By now, most UK-based companies affected by the European Union’s General Data Protection Regulation (GDPR) should be in the advanced stages of preparations for its implementation.
Many of these organisations will have placed heavy emphasis on the consent aspects of GDPR. In reality, however, consent should be the last thing you should rely on when it comes to staying on the right side of the regulation.
Data collection can be legitimate
By now, you’re most likely aware that the GDPR is designed to give ordinary people more control over their personal data and how it’s used. This may be one reason why so much attention has been given to the question of consent.
It’s important to remember, however, that the regulation doesn’t preclude organisations from gathering data for legitimate reasons.
In fact, Article 6 of the GDPR states that the processing of data is legal if:
- Processing is necessary for the performance of a contract to which the data subject is party;
- Processing is necessary for compliance with a legal obligation to which the controller is subject;
- Processing is necessary in order to protect the vital interests of the data subject or of another natural person;
- Processing is necessary for the performance of a task carried out in the public interest or in the exercise of official authority vested in the controller;
- Processing is necessary for the purposes of the legitimate interests pursued by the controller or by a third party, except where such interests are overridden by the interests or fundamental rights and freedoms of the data subject which require protection of personal data, in particular where the data subject is a child.
There is, as you can see, a fair amount to work with there. Before you even begin thinking about consent, it’s worth tightening up whichever of these points most applies to your organisation.
One major reason for focusing on the other provisions of Article 6 is that it could save you a lot of work in the long run.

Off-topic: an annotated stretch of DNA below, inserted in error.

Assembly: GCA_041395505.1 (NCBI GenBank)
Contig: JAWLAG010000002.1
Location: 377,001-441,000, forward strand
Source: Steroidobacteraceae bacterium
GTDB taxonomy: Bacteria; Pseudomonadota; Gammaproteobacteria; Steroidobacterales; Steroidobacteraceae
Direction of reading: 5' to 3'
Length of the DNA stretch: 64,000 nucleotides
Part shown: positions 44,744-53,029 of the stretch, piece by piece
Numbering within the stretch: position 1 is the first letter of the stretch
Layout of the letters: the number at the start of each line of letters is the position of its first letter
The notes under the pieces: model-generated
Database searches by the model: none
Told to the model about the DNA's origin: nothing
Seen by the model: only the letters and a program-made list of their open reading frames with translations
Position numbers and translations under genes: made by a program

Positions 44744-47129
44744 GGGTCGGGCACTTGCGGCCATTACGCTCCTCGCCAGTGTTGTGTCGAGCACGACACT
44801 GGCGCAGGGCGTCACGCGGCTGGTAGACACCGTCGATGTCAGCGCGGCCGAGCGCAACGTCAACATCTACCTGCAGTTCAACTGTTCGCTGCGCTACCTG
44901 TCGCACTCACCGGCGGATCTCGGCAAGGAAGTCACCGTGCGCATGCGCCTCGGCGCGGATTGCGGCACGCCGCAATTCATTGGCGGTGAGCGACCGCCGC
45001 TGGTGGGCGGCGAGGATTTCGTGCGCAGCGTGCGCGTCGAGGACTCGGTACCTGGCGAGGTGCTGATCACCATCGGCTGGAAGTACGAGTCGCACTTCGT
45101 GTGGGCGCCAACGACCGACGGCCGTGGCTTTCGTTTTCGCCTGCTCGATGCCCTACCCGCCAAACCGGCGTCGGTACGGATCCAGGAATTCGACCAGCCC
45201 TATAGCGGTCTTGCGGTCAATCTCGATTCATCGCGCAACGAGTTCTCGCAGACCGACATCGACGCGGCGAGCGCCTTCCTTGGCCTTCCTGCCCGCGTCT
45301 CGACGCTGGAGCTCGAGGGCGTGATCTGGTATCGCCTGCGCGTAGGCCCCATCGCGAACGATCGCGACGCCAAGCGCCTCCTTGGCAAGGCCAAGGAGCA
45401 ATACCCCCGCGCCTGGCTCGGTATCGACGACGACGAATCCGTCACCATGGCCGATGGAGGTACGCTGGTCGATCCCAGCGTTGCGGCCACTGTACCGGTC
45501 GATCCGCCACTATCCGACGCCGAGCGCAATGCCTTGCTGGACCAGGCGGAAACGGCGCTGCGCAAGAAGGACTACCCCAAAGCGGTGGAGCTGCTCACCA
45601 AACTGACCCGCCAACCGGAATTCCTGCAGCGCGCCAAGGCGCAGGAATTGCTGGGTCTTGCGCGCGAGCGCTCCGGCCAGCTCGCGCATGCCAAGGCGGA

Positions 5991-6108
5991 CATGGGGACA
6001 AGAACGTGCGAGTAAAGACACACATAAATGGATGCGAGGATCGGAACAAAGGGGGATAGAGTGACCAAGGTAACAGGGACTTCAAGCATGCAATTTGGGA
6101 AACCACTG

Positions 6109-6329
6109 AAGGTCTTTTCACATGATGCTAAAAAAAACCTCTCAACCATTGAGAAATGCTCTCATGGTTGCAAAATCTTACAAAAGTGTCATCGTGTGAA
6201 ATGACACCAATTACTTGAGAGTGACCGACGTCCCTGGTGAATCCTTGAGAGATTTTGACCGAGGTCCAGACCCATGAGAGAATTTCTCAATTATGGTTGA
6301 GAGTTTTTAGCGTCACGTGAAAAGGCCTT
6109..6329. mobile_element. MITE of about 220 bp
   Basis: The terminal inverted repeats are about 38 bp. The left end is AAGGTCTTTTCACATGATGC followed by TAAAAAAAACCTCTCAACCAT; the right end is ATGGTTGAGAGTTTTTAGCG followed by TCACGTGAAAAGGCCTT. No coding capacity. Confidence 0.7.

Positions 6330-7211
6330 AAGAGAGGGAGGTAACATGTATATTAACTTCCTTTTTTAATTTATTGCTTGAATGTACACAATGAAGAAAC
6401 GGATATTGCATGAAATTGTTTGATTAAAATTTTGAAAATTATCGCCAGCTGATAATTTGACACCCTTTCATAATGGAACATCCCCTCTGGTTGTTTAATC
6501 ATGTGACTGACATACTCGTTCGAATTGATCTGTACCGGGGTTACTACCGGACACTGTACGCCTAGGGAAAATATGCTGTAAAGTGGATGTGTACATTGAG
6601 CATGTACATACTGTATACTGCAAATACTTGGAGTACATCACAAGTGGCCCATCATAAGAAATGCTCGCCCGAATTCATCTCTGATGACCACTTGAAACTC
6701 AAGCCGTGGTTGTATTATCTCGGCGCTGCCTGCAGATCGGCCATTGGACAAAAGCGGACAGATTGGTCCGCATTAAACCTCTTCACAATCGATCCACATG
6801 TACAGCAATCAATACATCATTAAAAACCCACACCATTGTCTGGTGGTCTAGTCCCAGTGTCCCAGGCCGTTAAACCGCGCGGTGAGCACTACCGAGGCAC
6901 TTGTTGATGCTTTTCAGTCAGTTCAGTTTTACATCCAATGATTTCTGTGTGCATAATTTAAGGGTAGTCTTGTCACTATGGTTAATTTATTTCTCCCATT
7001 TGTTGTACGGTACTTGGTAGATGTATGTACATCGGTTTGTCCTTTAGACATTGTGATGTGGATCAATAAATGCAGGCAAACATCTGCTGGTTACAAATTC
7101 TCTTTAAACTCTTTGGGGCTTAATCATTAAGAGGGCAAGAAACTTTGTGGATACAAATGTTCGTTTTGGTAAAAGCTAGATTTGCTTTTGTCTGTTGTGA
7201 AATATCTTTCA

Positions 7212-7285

If you rely solely on consent, you’re going to spend a lot of time cleaning up your communication databases. In the worst instances, you might have to build them from scratch.
When consent is necessary
It’s also worth remembering that consent is only needed in very specific circumstances. Consent is required: when no other legitimate reason exists, to hold sensitive personal data, to export data outside the EU, and for marketing communications.
So, for example, you’ll need consent if you’re sending email marketing to a blended subscriber base where explicit consent was not recorded.
You’ll also need consent if you’re wanting to use the data for a different purpose to what it was originally collected (like marketing to customers).
Outside of those specific examples, however, there’s little reason to rely on consent.
Bad for business
In fact, there are powerful business reasons not to turn to consent for GDPR compliance.
The first, and most obvious, of these reasons is that consent can be revoked. The GDPR explicitly states that you must make it easy for people to exercise their right to withdraw consent.
Another reason consent should be seen as a last resort is that it confers additional rights on the individual. So, if you rely on consent to process personal data and then want to use it for another purpose, you have to get their consent all over again.
Given the other options available and the pitfalls of relying on consent, it’s pretty obvious that it should be your last resort when it comes to GDPR compliance.